(this article is a chapter of my future book – Conscious Evolution – Crafting Our Way Together)

The concept of the “servant leader” was coined by Robert K. Greenleaf in his seminal 1970 essay, “The Servant as Leader.” The servant-leader concept has had a profound and lasting influence over the past decades on many modern leadership ideas and practices. Leaders with this style serve their communities first. They managed to rise above their self-centeredness. Similarly, leadership in Simon Sinek’s perspective, boils down to three things: selflessness, empathy, and an ability to manage anxiety on your team.

A “servant leader” simply means to be a beneficial presence to others, ready to embrace them with love, to connect with what is alive in them and to willingly offer what might nourish them. It is someone who leads the way toward a world of humanness through her own example. However, even if we don’t become a “leader” for everyone, communicating nonviolently and trying to bring out the best in others, there are great chances to awaken what is alive in them.

The servant leader wants to build around her a space where everyone feels loved and nourished, protected and treated fair, appreciated and valued, encouraged and understood. My desire for “Butterfly” communities is to become such spaces. 

The servant leadership is built on an inverse logic, beautifully expressed by Jesus: “Whoever wants to be the first among you must be your servant, just as the Son of Man did not come to be served, but to serve.” (Matthew 20:26-28). This world of interbeing is possible and depends only on us to come forth. 


This leadership doesn’t request a hierarchy: in a group, we all could be servant leaders! What this leadership requires is selflessness. We all can start from where we are, but consciously head toward overcoming our biases and selfishness. 

The leadership aspect is expressed by the fact that our behavior is our conscious choice to create around us a world in which others may thrive. We “lead the way” through our personal example, without imposing anything on anyone.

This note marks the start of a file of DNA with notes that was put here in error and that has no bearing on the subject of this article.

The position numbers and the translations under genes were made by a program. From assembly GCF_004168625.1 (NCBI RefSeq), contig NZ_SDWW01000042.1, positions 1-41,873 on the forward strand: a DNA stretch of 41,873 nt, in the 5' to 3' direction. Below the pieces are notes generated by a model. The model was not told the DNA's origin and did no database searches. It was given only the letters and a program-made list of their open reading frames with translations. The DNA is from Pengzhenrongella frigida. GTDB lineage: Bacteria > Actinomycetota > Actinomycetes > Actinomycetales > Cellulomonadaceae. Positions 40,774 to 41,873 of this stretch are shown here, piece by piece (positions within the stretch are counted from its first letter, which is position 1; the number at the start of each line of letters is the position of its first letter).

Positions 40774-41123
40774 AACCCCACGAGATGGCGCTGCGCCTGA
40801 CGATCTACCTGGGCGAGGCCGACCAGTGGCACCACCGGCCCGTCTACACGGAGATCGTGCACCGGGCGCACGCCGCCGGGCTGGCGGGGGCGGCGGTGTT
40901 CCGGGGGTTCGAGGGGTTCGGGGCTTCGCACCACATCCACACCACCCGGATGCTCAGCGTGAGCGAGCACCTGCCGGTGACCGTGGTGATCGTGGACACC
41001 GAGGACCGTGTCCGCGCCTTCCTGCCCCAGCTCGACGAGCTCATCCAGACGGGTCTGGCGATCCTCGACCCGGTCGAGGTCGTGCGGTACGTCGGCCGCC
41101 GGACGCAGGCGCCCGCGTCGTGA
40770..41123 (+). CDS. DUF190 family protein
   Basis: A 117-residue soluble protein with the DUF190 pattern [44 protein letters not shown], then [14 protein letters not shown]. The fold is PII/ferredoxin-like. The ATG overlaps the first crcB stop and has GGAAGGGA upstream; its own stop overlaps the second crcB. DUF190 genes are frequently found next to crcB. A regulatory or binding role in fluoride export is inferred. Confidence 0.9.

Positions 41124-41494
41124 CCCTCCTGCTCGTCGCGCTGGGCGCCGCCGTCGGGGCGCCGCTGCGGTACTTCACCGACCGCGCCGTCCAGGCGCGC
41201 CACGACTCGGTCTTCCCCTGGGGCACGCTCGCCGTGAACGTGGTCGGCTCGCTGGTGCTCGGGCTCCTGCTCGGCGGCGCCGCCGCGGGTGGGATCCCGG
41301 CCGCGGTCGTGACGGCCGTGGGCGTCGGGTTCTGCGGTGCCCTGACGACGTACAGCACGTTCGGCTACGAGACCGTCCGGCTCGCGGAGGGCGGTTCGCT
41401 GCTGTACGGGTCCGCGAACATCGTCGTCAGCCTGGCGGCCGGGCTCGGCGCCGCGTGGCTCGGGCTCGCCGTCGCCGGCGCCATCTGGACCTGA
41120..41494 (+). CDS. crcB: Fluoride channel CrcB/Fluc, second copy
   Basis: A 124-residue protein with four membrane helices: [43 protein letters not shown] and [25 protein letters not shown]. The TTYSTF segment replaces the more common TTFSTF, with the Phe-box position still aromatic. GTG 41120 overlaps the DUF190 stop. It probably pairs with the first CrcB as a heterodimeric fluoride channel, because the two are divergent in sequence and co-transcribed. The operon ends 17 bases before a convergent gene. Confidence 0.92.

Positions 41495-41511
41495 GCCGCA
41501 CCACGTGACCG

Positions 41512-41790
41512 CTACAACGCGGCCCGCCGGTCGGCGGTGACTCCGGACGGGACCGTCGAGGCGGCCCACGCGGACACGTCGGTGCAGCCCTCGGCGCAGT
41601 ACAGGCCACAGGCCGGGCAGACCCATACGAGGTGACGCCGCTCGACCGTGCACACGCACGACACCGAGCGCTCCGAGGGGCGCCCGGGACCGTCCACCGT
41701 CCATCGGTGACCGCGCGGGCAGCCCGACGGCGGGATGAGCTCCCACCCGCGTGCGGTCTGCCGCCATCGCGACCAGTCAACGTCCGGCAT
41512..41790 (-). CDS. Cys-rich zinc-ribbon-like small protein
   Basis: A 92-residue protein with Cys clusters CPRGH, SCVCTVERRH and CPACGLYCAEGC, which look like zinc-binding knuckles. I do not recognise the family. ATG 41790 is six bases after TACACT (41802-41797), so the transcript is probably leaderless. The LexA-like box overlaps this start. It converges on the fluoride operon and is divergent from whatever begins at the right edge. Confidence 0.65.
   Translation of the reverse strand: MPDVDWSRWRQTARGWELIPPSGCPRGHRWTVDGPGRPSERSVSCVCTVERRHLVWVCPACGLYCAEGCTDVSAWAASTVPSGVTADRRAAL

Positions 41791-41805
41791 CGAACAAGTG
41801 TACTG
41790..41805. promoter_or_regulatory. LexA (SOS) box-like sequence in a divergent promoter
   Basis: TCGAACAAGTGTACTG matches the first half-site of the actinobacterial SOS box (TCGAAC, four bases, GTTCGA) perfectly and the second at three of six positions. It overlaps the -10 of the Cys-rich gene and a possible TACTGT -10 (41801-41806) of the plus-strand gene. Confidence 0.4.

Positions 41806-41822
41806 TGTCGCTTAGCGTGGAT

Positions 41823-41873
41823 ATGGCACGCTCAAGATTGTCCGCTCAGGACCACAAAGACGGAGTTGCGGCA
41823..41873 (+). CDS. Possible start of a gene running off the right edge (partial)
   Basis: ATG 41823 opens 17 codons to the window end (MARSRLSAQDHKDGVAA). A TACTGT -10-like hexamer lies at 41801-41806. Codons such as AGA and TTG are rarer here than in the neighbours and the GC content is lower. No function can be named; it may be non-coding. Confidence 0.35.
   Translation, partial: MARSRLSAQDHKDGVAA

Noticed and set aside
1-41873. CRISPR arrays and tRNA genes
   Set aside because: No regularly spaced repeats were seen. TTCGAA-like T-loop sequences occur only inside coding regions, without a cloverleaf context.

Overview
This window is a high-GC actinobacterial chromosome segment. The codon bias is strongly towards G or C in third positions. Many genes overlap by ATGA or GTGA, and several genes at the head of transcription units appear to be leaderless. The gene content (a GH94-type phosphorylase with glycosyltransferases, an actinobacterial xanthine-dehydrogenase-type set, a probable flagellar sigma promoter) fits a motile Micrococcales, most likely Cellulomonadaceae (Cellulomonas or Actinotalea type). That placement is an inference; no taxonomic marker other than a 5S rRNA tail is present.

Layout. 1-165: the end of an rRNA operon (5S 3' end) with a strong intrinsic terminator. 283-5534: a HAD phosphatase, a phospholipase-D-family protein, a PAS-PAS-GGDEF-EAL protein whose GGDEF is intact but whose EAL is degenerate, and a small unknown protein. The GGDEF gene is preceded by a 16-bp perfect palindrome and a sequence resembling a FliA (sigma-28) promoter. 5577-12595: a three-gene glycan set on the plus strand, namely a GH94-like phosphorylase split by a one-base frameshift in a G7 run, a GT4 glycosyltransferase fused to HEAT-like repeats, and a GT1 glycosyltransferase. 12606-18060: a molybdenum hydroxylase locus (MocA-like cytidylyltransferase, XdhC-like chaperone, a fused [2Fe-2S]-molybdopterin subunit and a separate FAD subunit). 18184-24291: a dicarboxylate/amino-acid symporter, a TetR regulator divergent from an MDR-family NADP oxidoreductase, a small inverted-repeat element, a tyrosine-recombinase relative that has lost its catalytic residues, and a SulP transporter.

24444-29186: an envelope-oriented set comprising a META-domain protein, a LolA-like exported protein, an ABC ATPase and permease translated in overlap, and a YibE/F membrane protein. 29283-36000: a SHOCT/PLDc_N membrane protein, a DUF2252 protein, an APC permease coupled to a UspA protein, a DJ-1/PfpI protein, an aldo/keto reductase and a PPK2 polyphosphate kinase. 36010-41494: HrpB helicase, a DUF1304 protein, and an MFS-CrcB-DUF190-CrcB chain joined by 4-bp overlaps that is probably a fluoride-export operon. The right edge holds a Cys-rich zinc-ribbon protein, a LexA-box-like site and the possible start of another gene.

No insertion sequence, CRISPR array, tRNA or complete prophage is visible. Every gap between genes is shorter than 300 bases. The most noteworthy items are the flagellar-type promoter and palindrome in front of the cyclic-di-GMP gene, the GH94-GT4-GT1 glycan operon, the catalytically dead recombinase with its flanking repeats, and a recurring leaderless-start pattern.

In order to develop a symbiotic behavior,  I need: 1) a new understanding of myself into the social fabric 2) to be part of a group who reciprocates this behavior

We can start behaving as servant leaders in the midst of our world. Even though not everyone will be able to reciprocate, at least we will be “the change we want to see in the world”. Being aware that we are the agents of the evolutionary step further for human species, we are ready to stand for these values in any conditions! 

Therefore – because the “achievements” of such a behavior depends on others’ level of consciousness and response – I am not focused so much on “immediate results”, but on my “system”. To act “now” as a servant leader – with peace and joy, with generosity and love, with trust and patience – is my objective. If I succeed in this, moment by moment, I don’t worry about the future results: they will surely come! 

The hope that animates me (as long as my “system” works properly) perfectly aligns with the definition of hope given by Vaclav Havel: “Hope is not the same thing as optimism. It is not the conviction that something will turn out well, but the certainty that something makes sense, regardless of how it turns out.”